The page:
Photographs of Mime Deburau as Pierrot the Clown, c. 1855

Friday, April 21st 2023

by Nadar Jeune

A painter by trade, Adrien Tournachon was the younger brother of Félix Tournachon aka Nadar (1820-1910), a famous author, cartoonist and journalist of the mid-18th century.
In 1853, Félix introduced his brother to Gustave Le Gray, who taught Adrien everything about photography. The following year, Adrien opened his own studio at 11 boulevard des Capucines in Paris with the help of Nadar, who acted as guarantor for the Laffitte and Blount bank.

So his brother could benefit from his own notoriety, Félix suggested that Adrien sign his photographs “Nadar Jeune” (Young Nadar). He also introduced Adrien to mime Deburau, whom Adrien worked with on a series of photographs called “Têtes d’expressions” (Expressive Heads).

Intrigued by the rise of photography and the success that this new art form was starting to achieve, Nadar took classes with Camille d’Arnaud and opened his own studio at 113 rue Saint-Lazare, Paris in 1855.

Félix subsequently asked his brother to stop using the names “Nadar” and “Nadar Jeune”, but Adrien ignored this request and his Pierrot the Clown Series signed “Nadar Jne” was selected as part of the first exhibition of photographs taking place during the French Wold Fair of April 1855.

These pictures were hugely successful, earning “Nadar Jeune” a First class medal at the exhibition. This award caught the eye of Doctor Duchenne, a Boulogne physician who commissioned Adrien to take portraits for his famous book on “The Mechanism of Human Physiognomy”.

In October 1855, Adrien and his associates founded a company called “Tournachon, Nadar Jeune & Co.” whose headquarters were located at 17, boulevard des Italiens in Paris. In January 1856, they were awarded the title of “Photographers of H.M. the Empress”. That same year, an advertisement for the company illustrated with a portrait of Pierrot the Clown Photographer showed two addresses, one on Boulevard des Italiens and the other on Boulevard des Capucines.

Annoyed by his brother’s success and most of all by the use of his own alias, Félix - who in the meantime had also become a famous photographer - sued Adrien in 1856, obtaining exclusive rights to the “Nadar” name in 1857.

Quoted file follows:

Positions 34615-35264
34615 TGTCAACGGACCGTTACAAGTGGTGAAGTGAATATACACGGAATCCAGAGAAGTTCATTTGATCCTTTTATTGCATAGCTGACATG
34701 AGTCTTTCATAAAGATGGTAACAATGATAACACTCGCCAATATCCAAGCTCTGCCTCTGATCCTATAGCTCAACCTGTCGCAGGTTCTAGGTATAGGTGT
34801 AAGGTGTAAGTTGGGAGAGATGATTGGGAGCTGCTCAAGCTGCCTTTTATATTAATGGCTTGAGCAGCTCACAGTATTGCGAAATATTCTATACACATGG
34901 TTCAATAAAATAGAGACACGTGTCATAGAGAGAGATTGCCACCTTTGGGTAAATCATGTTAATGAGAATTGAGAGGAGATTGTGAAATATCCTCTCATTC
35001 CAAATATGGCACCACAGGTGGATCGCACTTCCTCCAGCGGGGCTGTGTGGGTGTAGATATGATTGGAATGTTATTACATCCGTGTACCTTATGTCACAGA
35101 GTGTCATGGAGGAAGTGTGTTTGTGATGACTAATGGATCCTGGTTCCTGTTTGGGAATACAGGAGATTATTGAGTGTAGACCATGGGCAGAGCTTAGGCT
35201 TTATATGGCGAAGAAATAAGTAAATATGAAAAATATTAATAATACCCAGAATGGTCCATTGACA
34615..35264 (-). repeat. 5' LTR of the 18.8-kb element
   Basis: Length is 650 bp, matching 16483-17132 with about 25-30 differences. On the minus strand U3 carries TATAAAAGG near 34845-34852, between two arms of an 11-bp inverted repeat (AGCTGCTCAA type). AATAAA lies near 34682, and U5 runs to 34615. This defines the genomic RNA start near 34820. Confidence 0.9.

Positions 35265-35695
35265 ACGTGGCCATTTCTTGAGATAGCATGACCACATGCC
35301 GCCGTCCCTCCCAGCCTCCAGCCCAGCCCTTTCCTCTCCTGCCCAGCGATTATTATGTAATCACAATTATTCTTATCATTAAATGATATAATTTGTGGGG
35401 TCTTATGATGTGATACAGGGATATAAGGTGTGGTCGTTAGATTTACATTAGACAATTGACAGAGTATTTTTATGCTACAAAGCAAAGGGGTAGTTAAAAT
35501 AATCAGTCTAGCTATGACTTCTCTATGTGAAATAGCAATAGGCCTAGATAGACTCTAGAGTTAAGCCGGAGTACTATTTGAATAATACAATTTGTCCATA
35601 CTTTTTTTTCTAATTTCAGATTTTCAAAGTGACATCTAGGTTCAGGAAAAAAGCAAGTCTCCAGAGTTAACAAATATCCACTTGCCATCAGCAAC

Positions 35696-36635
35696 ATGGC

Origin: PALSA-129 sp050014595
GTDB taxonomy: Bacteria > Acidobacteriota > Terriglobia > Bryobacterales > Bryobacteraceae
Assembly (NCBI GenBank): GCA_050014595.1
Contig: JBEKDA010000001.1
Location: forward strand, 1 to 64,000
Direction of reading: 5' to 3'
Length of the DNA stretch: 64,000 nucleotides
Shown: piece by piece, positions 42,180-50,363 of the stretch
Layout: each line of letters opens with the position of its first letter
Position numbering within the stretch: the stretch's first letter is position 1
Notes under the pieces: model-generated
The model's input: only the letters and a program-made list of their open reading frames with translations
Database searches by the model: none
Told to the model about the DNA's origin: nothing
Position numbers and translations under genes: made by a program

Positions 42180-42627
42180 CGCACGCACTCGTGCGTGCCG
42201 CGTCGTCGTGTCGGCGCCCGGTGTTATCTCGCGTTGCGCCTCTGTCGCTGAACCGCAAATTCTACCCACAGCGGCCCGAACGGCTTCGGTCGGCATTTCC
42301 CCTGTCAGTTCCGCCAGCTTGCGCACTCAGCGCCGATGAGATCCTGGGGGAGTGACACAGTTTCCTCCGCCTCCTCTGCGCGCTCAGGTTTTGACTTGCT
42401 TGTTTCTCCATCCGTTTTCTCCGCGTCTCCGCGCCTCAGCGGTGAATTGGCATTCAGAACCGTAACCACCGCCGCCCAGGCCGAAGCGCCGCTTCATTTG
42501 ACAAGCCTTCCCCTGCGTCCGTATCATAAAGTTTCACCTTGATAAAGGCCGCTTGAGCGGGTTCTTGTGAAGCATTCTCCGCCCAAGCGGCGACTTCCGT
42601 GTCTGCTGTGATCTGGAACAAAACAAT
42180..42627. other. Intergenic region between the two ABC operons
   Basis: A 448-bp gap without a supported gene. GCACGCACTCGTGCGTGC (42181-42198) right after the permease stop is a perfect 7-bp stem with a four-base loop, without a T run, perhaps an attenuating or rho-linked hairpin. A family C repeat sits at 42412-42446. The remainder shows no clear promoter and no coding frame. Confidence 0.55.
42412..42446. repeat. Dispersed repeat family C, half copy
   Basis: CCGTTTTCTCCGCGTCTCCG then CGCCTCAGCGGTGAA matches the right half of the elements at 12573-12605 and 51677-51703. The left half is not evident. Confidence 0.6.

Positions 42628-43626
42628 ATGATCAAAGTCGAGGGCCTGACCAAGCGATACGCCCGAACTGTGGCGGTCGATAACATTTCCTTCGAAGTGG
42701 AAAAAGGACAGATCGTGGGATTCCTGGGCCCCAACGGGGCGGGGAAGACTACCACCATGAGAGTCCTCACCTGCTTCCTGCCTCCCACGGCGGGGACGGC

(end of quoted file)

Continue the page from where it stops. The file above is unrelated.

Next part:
Following the court’s decision and perhaps by fear that the original negative films and prints signed “Nadar jeune” be seized, it is presumed that Adrien Tournachon duplicated the Pierrot the Clown Series so as to keep copies of these pictures. Moreover, in the book “Les Nadar, une légende photographique” (BnF. 2018), Mathilde Falguière writes in her article on “Le fonds d’atelier Nadar: sauvetage et traitement” (“Saving and exploiting the contents of Nadar’s studio”): “Early on, the Nadars started duplicating their negatives and prints in order to change their design or their style: hence, several negatives may have matched one picture”.

In 1858, Adrien and his associates closed the Tournachon, Nadar Jeune & Co. Company. Three years later, Adrien started a new business under the name “Photographie des Champs-Élysées, Joannès et Cie, Adrien Tournachon Jeune, 124 avenue des Champs-Élysées”.

However, this new company soon ceased operations; before the contents of its studios were sold in 1862, Félix Nadar bought the rights to his brother’s works and printed them as portrait-adorned visitation cards that he signed “Nadar”. From that point on, most portraits of personalities photographed by Adrien Tournachon were erroneously attributed to Félix Nadar.

- The “Nadar” alias comes from the nickname given to Félix Tournachon by his friends, who called him “Tournadard” because the artist used to end some words with the suffix “-dard”.
- In June 2012, an albumen print of “Pierrot the Clown Listening” was sold by Rouillac Auctioneers for 48,000 €. Two stamps could be found on this print, one reading "Adr. Tournachon Jne & C° Photographes de S M l'Impératrice 17 Bd des Italiens Paris" and the other "Les Salons de Paris Tournachon Photogr. de S. M. l'Impératrice Rue Le Peletier, 17 Bd des Italiens".
- The poster that caused discord: edited in 1856 and illustrated with "Pierrot the Clown Photographer" to promote the new company created by Adrien Tournachon and his associates, the advertisement used the “Nadar Jne” alias that achieved to convince Félix to sue his brother in order to get exclusive rights to the Nadar name.

translated by Sabine Vincenot
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